FlashForward is almost good, and tonight’s reason reminds me of the X-Files at their best. The genius is the episode formula: it starts when a proof of some recently discovered, horrible, usually monstrous, evolutionary hiccup, mutated murderer comes to the surface, and the mystery of him is solved and explained and the story being at least resolved with his being abducted by aliens, and then… the best episodes always ended with a cliffhanger reveal of something even more horrible, and menacing, and usually SECRET! And GLOBAL! that was happening unbeknownst to the heros on the other side of the globe. OOooOOOoooo! *clapclap* This last episode of FlashForward ended with the discovery, in the desert of Somalia, by a young shepherd boy, you dig, of a factory around which all birds died, their corpses encircling it in a black ring, and the final shot was of the exhaust tower, which was puffing out white clouds, puffing — literally puffing it out, like a cigarette, like god forbid we don’t understand what’s going on if they showed a realistic, steady flow of exhaust coming out of it. Like we wont “get it” without their help, so they decide to resort to the Bugs Bunny cartoon version of what a factory looks like to better draw attention to the exhaust — and I’m totally falling for it, like: “omg what are they putting in the air omg" — which, I’m sorry, would freak out any moderate to extreme environmentalist watching the show, although it made the Somalian context kind of… like a creepy George Bush, passive-aggressive racist thing, but touche, demographics — and this is, like, the third episode? Where does it go from there? Space? How far will this conspiracy reach??!?! OOOoooOOOooooo!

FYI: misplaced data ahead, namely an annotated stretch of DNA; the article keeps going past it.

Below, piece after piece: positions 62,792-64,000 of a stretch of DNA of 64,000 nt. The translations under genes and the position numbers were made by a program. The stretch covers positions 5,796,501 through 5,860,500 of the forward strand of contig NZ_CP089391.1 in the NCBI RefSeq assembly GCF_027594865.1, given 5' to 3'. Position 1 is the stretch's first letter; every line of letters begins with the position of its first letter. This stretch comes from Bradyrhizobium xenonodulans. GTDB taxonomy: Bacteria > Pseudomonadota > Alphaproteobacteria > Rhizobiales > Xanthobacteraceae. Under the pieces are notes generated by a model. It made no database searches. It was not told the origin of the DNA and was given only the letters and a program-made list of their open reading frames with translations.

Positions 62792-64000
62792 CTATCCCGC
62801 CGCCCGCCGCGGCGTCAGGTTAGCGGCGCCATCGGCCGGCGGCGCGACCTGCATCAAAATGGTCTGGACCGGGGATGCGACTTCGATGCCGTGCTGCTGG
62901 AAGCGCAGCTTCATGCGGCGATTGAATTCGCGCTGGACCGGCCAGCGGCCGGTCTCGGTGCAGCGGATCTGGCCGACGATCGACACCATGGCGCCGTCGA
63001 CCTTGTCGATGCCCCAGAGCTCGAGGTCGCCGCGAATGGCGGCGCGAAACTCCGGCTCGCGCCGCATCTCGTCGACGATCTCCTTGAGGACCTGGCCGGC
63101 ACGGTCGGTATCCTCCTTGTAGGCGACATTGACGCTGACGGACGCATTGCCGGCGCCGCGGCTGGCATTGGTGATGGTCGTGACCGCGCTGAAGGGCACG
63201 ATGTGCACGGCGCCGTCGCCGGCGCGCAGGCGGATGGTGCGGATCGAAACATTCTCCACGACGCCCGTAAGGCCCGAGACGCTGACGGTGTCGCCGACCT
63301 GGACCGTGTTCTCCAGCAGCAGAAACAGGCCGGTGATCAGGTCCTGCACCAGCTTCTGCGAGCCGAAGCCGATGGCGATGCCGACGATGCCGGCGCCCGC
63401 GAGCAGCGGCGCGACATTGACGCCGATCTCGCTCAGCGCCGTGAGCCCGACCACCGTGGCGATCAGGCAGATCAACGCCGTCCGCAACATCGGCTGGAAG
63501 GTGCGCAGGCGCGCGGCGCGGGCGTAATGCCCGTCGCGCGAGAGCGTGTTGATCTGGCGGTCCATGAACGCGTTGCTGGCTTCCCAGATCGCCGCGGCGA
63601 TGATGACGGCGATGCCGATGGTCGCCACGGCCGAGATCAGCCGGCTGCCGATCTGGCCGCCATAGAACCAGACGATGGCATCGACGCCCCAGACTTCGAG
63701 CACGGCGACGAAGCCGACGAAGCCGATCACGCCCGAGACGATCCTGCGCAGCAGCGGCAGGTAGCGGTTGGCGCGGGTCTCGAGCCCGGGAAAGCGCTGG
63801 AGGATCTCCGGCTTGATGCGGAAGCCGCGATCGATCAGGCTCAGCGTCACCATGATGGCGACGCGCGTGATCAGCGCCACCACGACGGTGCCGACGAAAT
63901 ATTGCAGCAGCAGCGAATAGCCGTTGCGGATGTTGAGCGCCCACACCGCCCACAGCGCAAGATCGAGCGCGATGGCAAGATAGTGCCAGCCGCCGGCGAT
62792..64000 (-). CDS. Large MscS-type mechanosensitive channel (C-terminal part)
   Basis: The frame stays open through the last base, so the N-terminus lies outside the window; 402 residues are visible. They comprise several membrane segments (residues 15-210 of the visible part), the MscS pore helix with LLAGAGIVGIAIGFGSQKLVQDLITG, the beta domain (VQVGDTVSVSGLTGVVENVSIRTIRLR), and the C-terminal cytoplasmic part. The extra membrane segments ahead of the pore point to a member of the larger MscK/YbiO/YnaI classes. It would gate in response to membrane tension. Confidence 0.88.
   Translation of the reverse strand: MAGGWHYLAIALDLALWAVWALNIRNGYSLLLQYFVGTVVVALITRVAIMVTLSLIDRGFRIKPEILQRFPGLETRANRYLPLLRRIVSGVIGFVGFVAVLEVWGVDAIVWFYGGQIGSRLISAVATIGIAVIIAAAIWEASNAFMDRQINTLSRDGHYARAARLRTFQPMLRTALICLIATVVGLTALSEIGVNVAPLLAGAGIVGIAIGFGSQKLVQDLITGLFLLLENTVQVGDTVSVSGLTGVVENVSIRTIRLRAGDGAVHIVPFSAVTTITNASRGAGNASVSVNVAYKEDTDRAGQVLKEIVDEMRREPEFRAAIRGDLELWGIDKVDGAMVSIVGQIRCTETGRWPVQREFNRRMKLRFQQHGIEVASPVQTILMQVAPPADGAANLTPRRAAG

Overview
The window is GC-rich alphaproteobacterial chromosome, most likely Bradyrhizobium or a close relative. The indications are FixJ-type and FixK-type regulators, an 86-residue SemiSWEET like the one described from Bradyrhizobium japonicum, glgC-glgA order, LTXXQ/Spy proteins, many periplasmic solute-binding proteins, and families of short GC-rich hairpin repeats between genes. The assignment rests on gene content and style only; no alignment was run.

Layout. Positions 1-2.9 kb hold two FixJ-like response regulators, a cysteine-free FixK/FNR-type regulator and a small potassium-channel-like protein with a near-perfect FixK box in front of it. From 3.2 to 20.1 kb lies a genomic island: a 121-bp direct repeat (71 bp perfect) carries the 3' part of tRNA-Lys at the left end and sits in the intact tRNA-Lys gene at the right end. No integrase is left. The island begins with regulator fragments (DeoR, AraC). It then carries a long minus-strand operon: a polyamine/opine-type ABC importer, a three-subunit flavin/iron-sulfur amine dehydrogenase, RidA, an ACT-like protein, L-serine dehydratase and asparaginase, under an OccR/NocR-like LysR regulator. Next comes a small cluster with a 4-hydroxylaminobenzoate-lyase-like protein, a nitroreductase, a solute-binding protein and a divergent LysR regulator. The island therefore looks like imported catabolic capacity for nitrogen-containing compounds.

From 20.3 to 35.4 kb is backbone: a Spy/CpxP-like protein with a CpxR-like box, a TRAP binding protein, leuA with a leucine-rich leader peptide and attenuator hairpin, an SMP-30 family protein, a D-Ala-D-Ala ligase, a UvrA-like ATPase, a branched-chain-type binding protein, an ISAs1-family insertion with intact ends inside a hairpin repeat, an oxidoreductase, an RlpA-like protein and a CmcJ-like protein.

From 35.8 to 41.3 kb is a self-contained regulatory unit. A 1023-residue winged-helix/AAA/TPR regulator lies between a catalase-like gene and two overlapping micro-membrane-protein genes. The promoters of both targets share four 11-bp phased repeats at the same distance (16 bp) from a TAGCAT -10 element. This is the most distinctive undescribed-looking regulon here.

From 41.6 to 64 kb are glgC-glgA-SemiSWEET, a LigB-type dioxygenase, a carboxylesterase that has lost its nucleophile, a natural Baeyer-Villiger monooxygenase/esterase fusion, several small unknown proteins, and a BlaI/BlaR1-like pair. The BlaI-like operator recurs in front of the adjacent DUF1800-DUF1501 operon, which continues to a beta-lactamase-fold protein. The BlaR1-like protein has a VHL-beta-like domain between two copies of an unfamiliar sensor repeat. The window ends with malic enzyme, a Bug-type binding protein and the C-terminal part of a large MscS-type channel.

I love that device where that dude is going to die, and presumably be shown dying, on March 15, 2010. With five months of build its own hype! Who’s not going to watch that episode? I have a dream… I imagine it’ll be the Roland Emmerich version of the last episode of Twin Peaks… can you imagine? So awful and campy and wrong, and yet so, so awesome. And all the people trying so hard to make up for Joseph Fiennes’ overwrought performance are playing it as straight and intense as they can. There’s this scene where the police commissioner has come to give Harold instructions and Harold is all: “my head’s just not in the game, sir” and the police commissioner looks down on him and says “Look at me” and Harold does and the police commissioner says, with heavy pauses. “Get it… IN…. the game” and walks off like, like he shouldn’t be ashamed of taking this part in the first place, they should all be ashamed. But despite the lines, the police commissioner is smizing like Tyra taught him; he is intense, and this is important, and I need you here, Harold, god damn it! And Harold is smizing with all he’s got: “Well I’m sorry dude for being distracted but I AM GOING TO DIE ON MARCH 15TH OF NEXT YEAR” and they are just… whew. An earnest attempt of an actor trying to redeem one of the sorriest screenplays ever written, second, perhaps, only to The DaVinci Code. I mean, good try, guys. It touches my heart, right here. It’s a lost cause, but points for effort.
But anyway, having thankfully not read the book, which the always completely accurate online reviews have led me to believe is a bunch of barely concealed, passive-aggressive religious dogma (see how this just gets worse and worse?), and I really do not like that genre, I think I can say the television show has developed its own charms, it’s own level of fantastic, above and beyond the core story. The parts they get right are a joy of giggles and wonder, and the parts they get wrong they get so wrong that it’s a wonder to behold, a generator of smug self-satisfaction. But don’t get me wrong, I’m deeply ashamed to be watching it.
I’ve set up a Season Pass. It’s only on episode 6 — they’re showing episode 1-5 at hulu.com